Satellite News - The Almost But Not Quite Complete History of MST3K - Epilogue


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Part 14: Battles on Many Fronts (1996)

As the year began, a massive effort by fans to save the series got under way. People wrote by the thousands to CC and asked them to reconsider, or to release BBI from the exclusionary clause of its contract. The network had to hire five staffers to handle the avalanche of mail it received. In response to the wave of mail, CC sent out letters to those who wrote in. In a somewhat patronizing tone, the letter declared that "rumors of MST3K's cancellation have been greatly exaggerated" and noted that reruns of the series would continue.

But even the reruns were getting thinner. About this time Mike Pearce had the unpleasant duty to announce that dozens of episodes would no longer air on CC because the rights to the movies featured in the episodes had expired at the beginning of the year. It had begun a few years earlier when the rights to the movie in episode 204- CATALINA CAPER expired and that episode could no longer be shown. (Tapes of it became immediate collector's items.) But now the rights to many movies featured in MST3K episodes were expiring, and when CC staffers made a casual effort to renew the rights, they learned that, ironically, the movies' appearances on MST3K had increased their value in the eyes of the rights holders, and none were willing to sell further rights to the movies without a substantial increase in the price.

Prominent among these rights holders was one Sandy Frank. The word from his office was that he had been intensely displeased by the mockery of him in several episodes, and that it would be a cold day in Hell before he allowed those episodes to be shown again -- with the result that a huge chunk of Season Three episodes were now unavailable.

In mid-February, a CC vice president flew to Minneapolis and met with BBI to make a "proposal." As it was later revealed, the proposal was that Mike and the Bots shift from watching movies to watching old sitcoms. A few weeks later, BBI offered a counter-proposal, the details of which were not made public.

Meanwhile, on the air, despite declarations that the series was getting low ratings, the network held the rest of the season seven episodes until the February "sweeps" period. When it arrived, episodes 702 through 705 aired in quick succession. While little had changed on the SOL, segments set in Deep 13 were now focused on Dr. F. and his sometimes stormy relationship with his mom, Pearl, who had moved in with her son to help him in his experiments following the departure of Frank.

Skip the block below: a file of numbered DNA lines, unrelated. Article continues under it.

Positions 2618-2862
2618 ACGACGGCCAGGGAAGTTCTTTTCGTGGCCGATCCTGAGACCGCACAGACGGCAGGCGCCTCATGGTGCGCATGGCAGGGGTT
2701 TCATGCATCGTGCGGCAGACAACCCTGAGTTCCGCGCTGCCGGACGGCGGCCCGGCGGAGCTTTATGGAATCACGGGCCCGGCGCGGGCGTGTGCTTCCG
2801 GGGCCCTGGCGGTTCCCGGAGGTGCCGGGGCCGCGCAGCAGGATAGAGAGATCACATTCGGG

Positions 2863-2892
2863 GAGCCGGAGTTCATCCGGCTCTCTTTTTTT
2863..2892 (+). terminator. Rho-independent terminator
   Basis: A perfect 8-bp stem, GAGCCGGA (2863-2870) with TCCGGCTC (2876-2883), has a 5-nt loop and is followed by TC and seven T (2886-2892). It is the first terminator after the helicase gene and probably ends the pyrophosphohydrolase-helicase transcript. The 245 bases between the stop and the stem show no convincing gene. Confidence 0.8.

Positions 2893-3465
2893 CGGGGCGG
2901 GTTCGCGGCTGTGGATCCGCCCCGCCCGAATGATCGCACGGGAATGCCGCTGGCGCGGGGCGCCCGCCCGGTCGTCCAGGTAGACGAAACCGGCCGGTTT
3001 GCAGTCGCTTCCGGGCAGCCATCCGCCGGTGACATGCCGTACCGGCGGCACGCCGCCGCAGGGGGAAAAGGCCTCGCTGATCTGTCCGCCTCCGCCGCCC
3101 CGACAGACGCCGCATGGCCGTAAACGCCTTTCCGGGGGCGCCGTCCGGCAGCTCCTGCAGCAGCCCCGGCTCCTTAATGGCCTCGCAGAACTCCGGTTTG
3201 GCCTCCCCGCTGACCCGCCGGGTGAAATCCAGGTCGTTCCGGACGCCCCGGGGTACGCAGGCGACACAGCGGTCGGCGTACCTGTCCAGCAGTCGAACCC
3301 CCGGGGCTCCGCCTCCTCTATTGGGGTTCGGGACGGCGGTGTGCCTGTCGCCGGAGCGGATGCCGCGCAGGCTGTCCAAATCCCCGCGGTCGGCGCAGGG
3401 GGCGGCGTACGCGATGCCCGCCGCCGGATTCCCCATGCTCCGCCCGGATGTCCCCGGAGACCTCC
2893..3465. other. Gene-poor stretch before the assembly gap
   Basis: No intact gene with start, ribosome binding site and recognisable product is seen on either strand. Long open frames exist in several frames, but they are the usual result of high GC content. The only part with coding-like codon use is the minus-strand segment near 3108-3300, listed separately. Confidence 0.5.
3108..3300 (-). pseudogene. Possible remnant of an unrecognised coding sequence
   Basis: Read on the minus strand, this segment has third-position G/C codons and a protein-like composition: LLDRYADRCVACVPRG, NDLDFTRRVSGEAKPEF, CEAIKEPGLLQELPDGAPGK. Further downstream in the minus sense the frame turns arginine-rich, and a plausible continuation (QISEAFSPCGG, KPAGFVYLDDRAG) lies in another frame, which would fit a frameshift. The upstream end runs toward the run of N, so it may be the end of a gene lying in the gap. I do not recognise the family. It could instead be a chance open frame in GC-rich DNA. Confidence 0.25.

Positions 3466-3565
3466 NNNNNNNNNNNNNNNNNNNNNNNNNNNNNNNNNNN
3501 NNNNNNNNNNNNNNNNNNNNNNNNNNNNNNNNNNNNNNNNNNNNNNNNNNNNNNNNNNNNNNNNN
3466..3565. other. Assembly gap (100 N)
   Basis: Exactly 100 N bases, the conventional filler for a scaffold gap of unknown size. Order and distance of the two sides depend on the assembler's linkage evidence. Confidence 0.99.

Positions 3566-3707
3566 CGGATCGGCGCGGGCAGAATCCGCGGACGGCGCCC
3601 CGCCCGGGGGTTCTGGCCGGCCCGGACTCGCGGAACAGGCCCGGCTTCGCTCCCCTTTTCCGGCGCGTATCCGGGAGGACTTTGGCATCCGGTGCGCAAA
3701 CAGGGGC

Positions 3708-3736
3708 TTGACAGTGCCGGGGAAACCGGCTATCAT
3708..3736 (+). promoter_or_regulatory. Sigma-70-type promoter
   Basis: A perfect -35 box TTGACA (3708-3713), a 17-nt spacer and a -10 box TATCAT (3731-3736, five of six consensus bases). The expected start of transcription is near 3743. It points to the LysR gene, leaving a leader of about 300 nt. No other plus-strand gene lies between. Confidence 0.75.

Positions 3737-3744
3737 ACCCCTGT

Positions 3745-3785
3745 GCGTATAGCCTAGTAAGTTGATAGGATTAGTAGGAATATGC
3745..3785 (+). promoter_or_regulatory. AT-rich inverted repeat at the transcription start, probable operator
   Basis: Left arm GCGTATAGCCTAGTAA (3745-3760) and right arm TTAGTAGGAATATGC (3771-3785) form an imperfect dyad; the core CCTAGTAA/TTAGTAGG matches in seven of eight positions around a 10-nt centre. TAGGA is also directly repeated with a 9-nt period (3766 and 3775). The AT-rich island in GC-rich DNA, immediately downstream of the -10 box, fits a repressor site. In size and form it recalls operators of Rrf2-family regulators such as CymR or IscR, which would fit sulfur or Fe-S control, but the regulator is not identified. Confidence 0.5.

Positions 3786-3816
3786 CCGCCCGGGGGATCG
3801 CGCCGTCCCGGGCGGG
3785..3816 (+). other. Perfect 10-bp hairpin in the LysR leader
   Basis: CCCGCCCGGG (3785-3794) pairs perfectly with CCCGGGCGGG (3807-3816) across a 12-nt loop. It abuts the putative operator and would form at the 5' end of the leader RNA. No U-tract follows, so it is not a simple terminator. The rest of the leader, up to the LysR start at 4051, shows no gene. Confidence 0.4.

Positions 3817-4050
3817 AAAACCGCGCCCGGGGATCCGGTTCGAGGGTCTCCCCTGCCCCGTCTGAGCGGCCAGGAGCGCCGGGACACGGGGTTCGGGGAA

Mary Jo and Trace, thoroughly enjoying their chance to work together on the air, made a strong effort to create a new chemistry between their characters, but comments by some online fans, still smarting from the departure of Frank nearly a year before, were mixed. Some fans of the Dr. F. character had become accustomed to his delightfully cruel attitude toward Frank, and were displeased when the new sketches sometimes turned the tables, making him the oppressed character and Pearl his oppressor. But in, a situation reminiscent of the departure of Joel three years earlier, other fans expressed satisfaction that BBI was shaking up the status quo and going in new directions with the comedy.

After several weeks of quiet, on March 14, 1996, BBI made the following announcement:

After a long run on Comedy Central, it's official: Yesterday CC told us they have decided not to purchase any additional MST3K episodes and that they have agreed to release us from our contract. We are now free to look for a new home for Mystery Science Theater 3000. The Sci-Fi Channel has recently expressed some interest in MST3K and we are in discussions with them.

The full page Variety ad placed by MSTiesAlthough the reaction might have seemed strange to an outsider observer, MSTies greeted this statement with surprising cheerfulness. "It's worth it to escape CC" was the general opinion that was expressed. And the news that BBI had been released from the exclusionary clause was seen as a major victory.

Fans immediately wrote to the Sci-Fi Channel by the thousands, asking them to pick up the series. Over the next few months, negotiations dragged on between the network and BBI. At the same time, a number of fans (including Jack Perkins himself) contributed to an ad in the entertainment industry trade magazine Variety, telling potential buyers that the series needed a new home.

The end of a long frustrating winter brought a promising spring. First, fans were delighted when they learned that BBI, despite MST3K's cloudy future on TV, was planning a second convention, on Labor Day weekend.

At the beginning of April, fans rushed to bookstores to buy the Amazing Colossal Episode Guide, which was brimming with BBI-style drollery. Barely had they digested that when MST3K: The Movie, at long last, hit movie theaters April 19th.

| Welcome! | 1984-87 | 1988 | 1988-89 | 1989-90 | 1990-91 |
1991-92 | 1992-93 | 1993, part 1 | 1993, part 2 | 1994, part 1 |
1994, part 2 | 1995, part 1 | 1995, part 2 | 1996, part 1 |
1996, part 2 | 1996-97 | 1997 | 1997-98 | 1999 | 2000 | Epilogue |